Usability Testing, Know the 5 Quality Check Points
Bangalore: The main aim behind any software development should be to fulfill the needs of the user. An unhappy consumer can not only damage the project but also affect the reputation of the software development firm. Thus in the end what really matters is the users experience with the product. Usability testing is an evaluation method practiced to ensure user satisfaction.
In house usability testing and other lab tests do not check the software for its user centered interaction design in detail and thus does not truly help in understanding the user’s experience with the product. Usability testing on the other hand, verifies whether user interfaces can be easily used.
Aspects Checked by Usability Testing
Jakob Nielsen, co-founder of the Nielsen Norman Group, defines Usability Testing by the 5 qualities it checks for:
1) Easy to Learn: Usability tests check if the user can easily get a hang of the software and learn how to use it when they come across it for the first time.
2) Efficient: After the users have understood how to use the software, the usability tests verify if they are able to easily perform the desired tasks with it.
3) Easy to Remember: Usability tests also investigates that after a gap, whether the users are still able to use the software with ease or do they again have to struggle in learning how to use it.
4) Lower Chances of Mistakes: Usability tests also evaluate the frequency of mistakes made by the users, the severity of these errors and how easily users realize and avoid making these mistakes.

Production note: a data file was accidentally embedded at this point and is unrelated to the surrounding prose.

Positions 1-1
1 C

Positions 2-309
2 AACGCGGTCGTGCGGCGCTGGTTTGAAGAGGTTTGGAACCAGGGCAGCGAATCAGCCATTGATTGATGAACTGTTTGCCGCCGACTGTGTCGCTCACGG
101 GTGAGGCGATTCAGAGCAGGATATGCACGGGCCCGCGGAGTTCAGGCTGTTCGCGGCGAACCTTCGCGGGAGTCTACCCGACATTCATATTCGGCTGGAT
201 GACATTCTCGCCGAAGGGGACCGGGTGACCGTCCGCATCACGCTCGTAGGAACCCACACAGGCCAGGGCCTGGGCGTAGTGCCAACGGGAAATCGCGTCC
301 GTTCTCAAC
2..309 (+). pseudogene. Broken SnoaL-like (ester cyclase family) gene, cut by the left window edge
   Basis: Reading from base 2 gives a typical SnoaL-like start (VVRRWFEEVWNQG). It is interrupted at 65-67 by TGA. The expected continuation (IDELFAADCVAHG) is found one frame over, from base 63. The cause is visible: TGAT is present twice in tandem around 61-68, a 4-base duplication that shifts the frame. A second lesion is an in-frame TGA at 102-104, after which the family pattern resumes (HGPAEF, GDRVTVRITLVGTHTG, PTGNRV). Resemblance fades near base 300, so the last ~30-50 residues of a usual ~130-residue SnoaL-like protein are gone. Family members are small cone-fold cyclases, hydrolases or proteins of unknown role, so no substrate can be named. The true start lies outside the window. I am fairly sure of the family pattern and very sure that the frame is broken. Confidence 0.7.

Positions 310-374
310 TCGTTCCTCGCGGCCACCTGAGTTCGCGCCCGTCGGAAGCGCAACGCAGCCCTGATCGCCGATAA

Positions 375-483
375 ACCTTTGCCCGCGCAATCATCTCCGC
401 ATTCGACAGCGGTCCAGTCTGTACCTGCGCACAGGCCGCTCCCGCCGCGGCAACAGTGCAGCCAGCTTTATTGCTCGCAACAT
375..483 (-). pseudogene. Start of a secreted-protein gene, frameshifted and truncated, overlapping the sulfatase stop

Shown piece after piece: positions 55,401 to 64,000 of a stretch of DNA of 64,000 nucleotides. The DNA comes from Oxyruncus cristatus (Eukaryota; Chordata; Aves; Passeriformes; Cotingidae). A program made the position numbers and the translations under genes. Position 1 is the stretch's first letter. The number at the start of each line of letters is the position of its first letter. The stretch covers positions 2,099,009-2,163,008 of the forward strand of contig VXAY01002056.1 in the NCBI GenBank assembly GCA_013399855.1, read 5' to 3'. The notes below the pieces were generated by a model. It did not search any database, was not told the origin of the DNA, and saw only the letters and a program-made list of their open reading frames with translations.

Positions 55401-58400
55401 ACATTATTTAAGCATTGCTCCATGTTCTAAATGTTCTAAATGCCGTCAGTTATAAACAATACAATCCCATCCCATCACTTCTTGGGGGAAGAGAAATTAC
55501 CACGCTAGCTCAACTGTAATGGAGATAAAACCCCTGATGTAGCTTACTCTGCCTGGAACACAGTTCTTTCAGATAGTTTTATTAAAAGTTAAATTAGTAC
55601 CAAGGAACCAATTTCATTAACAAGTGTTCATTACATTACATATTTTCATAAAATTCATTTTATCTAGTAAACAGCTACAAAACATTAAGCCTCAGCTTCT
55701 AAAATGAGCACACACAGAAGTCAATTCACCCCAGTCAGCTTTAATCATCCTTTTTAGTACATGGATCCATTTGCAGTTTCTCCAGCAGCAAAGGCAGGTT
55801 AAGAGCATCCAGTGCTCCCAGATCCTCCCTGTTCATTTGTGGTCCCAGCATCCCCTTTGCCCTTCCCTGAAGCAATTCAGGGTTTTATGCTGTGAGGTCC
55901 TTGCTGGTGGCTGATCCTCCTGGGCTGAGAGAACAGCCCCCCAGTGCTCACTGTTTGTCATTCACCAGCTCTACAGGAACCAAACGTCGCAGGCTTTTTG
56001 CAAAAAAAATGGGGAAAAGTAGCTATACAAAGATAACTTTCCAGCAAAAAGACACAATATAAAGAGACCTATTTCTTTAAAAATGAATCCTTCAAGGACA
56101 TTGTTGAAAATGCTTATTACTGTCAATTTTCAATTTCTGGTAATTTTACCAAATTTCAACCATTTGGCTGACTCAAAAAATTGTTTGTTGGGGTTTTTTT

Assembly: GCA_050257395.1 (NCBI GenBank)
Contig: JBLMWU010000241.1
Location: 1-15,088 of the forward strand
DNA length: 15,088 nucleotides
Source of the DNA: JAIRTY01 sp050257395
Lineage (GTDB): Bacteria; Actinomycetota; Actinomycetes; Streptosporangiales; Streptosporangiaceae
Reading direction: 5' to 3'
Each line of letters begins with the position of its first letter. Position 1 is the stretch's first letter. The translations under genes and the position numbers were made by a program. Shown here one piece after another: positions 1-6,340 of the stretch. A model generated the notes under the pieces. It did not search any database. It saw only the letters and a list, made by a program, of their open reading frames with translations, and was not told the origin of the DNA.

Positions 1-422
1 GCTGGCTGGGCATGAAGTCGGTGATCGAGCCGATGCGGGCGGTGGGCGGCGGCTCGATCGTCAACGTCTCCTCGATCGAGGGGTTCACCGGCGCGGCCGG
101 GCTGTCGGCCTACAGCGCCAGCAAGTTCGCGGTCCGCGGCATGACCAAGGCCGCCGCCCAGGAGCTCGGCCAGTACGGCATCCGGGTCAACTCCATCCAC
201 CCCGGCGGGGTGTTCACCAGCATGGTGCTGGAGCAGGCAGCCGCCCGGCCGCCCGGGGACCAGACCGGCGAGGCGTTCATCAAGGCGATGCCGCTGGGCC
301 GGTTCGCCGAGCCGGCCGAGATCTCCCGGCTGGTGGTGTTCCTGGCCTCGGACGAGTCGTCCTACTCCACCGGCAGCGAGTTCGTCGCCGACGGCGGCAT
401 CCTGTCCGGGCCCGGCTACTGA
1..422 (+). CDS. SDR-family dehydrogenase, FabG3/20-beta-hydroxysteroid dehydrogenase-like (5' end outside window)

5) Satisfactory: Last but not the least, Usability tests aim at achieving customer satisfaction and hence try to understand the user experience.
How does Usability Testing Work?
Usability testing is an essential black box technique as it is the most important way of finding out if the developed software fulfills its intended purpose. The way it checks the functionality of the software is much more than just checking if the software runs properly. It analyzes the over-all user experience on the basis of what the user thinks of the program. Did the user feel good using the software or get stressed instead? Will the user recommend it to a friend or give a negative review? In order to find this out, the best way is to subject the end product for user trials.
It might sound similar to a market research, but the latter only involves collecting and analyzing feedbacks from the customers, while Usability testing comprises of analyzing how user friendly the product is, by conducting an organized trial under surveillance.
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